They forgot to teach me about murder.

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At The University of Texas, I had taken every journalism course that the school offered. I spent every day and most nights hanging around the Daily Texan office, trying to soak up every scrap of information and advice I could find to make me a good newspaper reporter.

That’s all I ever wanted to do.

Find a big-city newspaper.

Get a job.

I would be home for good.

After precarious and circuitous routes through Gladewater, Mont Pleasant, and Plainview, I found the big-city newspaper, the Fort-Worth Star-Telegram. Its morning and evening editions, when combined, made it the largest daily newspaper in Texas.

Editor Frank Friauf, in a weak moment, hired me as the new police reporter, which, I learned, was the training ground for every new blood who came on board the Star-Telegram’s staff.

On my first day, we received a call that a man had shot and killed a woman out in a small tourist court on the old Jacksboro Highway.

Death spent a good deal of its time on old Jacksboro Highway.

Death had its own table at the honkytonks and beer joints lining the highway and a bed at the cheap motels and walkup apartments, which generally rented by the hour when they rented at all.

There it was. I had a problem: A woman was dead.

I had a purpose: A good story would get me a front page by-line, which was similar to the Holy Grail.

I had a goal: It was important – no, it was vital – to cover the story and have it written before our final two o’clock deadline.

And I had a conflict.

I ducked under the yellow crime scene tape, walked through the open door of room seventeen at the tourist court, and saw the perpetrator of the crime seated on the foot of an old bed with a frayed, flannel bedspread.

His hands were cuffed to the railing on the bed. He had probably not shaved for the past two days. Behind him, the woman lay sprawled on the bed. Her blood had left the wall looking like a red and abstract painting created by Jackson Pollock.

The police sergeant was leaning against the wall, holding the 12-gauge shotgun. It had been fired once. It could sure do some damage at close range to a hundred-pound woman wearing a black dancing dress.

She was barefooted.

Her shoes were nowhere in sight.

And here was my conflict.

I had sat through thirty-six hours of journalism at the one of the nation’s most prestigious schools of journalism.

I had listened to professors pontificate day after day about what makes a good story, how to write a good story, how to make sure that I always included the who, what, where, when, and how of a news story.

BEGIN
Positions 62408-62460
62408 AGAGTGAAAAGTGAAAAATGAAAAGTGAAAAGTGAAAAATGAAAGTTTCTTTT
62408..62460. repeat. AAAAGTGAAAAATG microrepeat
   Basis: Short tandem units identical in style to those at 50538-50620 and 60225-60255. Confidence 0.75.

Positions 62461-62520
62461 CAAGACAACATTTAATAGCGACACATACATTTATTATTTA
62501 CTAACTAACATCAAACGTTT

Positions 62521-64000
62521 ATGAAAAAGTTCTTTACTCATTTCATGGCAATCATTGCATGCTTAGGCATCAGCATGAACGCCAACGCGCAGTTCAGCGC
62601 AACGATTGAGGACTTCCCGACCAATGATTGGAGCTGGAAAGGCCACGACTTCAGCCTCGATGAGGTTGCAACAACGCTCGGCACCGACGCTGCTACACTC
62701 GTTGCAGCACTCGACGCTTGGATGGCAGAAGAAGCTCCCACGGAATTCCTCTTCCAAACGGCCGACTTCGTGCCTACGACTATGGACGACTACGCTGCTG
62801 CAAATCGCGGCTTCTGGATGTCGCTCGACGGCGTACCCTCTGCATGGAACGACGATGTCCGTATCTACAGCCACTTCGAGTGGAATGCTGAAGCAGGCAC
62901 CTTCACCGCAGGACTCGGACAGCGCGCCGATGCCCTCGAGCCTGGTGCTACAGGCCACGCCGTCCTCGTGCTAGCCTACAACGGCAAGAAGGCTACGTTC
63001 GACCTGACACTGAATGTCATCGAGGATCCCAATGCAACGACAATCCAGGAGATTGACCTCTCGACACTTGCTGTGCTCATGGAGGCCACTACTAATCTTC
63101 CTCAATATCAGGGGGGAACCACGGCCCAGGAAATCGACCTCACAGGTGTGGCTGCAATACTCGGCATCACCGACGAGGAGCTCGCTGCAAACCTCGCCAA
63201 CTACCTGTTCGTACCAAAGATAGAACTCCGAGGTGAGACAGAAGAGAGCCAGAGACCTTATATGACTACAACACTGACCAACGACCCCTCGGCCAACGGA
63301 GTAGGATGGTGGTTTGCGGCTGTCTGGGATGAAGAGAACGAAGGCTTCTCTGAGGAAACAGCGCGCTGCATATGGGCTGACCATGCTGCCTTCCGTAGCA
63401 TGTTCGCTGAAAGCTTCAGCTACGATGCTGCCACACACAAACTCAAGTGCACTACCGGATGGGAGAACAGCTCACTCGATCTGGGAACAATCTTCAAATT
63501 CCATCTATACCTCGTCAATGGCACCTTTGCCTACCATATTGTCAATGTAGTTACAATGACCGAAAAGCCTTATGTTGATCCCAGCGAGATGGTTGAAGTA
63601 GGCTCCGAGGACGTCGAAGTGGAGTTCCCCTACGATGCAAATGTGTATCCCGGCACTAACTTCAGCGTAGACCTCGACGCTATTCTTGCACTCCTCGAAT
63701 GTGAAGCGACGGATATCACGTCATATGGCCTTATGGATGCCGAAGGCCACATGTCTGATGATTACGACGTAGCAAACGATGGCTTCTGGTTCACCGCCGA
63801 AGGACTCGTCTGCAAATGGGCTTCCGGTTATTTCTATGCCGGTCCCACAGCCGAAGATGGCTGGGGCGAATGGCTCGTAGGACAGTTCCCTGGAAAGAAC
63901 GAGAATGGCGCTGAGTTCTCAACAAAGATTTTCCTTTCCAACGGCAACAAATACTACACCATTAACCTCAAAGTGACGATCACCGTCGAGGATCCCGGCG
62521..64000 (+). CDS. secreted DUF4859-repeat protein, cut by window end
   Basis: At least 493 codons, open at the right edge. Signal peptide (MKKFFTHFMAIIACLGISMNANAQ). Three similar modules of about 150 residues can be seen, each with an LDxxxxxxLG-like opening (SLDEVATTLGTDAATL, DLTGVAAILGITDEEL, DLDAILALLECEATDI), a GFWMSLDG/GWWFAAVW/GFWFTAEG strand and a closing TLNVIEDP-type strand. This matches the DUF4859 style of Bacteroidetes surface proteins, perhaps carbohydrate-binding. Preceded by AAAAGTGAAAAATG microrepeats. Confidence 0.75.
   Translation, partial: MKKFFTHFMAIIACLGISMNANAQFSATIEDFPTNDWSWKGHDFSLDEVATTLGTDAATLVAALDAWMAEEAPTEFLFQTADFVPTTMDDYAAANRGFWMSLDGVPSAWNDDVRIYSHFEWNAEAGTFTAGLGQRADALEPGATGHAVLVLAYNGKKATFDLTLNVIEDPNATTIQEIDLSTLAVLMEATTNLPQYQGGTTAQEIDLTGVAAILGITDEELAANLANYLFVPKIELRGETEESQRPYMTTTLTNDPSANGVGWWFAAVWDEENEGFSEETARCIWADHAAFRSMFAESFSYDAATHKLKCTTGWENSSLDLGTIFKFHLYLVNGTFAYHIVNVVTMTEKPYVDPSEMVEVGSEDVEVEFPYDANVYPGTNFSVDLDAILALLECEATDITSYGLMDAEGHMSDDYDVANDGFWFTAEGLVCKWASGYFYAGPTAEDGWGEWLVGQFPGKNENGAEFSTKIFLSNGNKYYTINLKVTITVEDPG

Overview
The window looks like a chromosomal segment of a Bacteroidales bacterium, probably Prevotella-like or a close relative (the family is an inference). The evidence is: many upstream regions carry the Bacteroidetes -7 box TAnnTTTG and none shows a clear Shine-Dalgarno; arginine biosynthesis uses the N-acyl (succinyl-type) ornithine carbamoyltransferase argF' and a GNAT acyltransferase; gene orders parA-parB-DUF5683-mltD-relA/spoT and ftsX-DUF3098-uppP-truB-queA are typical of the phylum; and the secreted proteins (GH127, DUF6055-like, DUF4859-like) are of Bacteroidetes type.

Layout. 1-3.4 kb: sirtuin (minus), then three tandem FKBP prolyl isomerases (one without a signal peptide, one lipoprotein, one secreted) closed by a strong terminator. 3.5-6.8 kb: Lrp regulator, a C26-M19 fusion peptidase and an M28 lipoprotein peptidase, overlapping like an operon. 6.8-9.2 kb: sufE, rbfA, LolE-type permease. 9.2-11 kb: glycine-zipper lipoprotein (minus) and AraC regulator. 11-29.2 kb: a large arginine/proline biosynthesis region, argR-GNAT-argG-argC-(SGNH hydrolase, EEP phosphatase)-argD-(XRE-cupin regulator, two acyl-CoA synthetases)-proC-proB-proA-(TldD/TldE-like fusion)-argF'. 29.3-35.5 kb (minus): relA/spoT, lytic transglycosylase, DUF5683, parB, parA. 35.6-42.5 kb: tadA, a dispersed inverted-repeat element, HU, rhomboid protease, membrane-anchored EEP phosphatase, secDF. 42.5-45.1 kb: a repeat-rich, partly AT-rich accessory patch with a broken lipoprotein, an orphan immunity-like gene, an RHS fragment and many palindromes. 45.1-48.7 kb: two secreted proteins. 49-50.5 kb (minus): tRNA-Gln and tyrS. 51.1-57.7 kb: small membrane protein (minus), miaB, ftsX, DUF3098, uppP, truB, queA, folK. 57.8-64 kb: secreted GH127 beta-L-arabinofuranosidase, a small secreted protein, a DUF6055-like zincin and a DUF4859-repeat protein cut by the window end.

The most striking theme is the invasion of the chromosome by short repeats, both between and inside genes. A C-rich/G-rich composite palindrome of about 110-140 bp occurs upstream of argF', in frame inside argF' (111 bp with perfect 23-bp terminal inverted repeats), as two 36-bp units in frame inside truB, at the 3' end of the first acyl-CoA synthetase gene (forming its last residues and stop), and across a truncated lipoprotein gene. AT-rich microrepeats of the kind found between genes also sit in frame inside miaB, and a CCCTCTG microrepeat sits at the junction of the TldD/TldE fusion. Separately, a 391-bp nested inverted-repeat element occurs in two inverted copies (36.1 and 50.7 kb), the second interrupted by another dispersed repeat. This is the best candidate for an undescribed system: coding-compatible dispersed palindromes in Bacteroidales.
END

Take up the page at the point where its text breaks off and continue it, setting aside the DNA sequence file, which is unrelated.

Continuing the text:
I knew how to write the seven kinds leads listed in a textbook.

I had studied all about ethics of journalism.

I could make a compound sentence sing and dance.

But no one had ever told me what to say to a man who had just killed a woman in a cheap motel.

I looked at him.

He stared at the wall.

The police sergeant looked at me.

I stared at the dead woman.

It was already past one o’clock, and time was ticking away.

The police sergeant grinned.  He liked to see kids squirm, especially kids who thought they were grown, thought they were newspapermen, and had just realized they were only playing games in a real world where men actually did put a shotgun to a woman’s head and pull the trigger.

Crime of passion. Crime of pity. A crime nevertheless.

The man looked as though he was ready to cry.

I looked for a place to sit down. There wasn’t any.

I simply said, as politely and respectfully as I could under the circumstances, “Sir, what could she have possibly done to make you so mad?”

He looked from me to the shotgun and back at me again.

I glanced at the police sergeant. ‘Don’t worry,” he said. “It’s unloaded.” He grinned again.

“I wasn’t mad,” the man with two-day whiskers whispered.

“An accident?” I asked.

“She was gonna walk out on me,” he said. “She had my wallet.”

I waited.

He laughed softly. “But I had her shoes,” he said.

I kept waiting.

“And somehow,” he said. “between her trying to leave me and me trying to keep her from leaving, and me begging her to stay, and her calling me every name she could think of, a shotgun went off.”

“You shoot her?” I asked.

He glanced over his shoulder, let his gaze drift across the black dancing dress, and shrugged. “Somebody sure did,” he said.

He had a problem.

He had a purpose.

He had conflict.

He had a goal, and he achieved it.

The hundred pound woman in bare feet did not make it past the door. She didn’t even make it out of bed.

He met his goal.

She missed hers by about ten steps.

 

 

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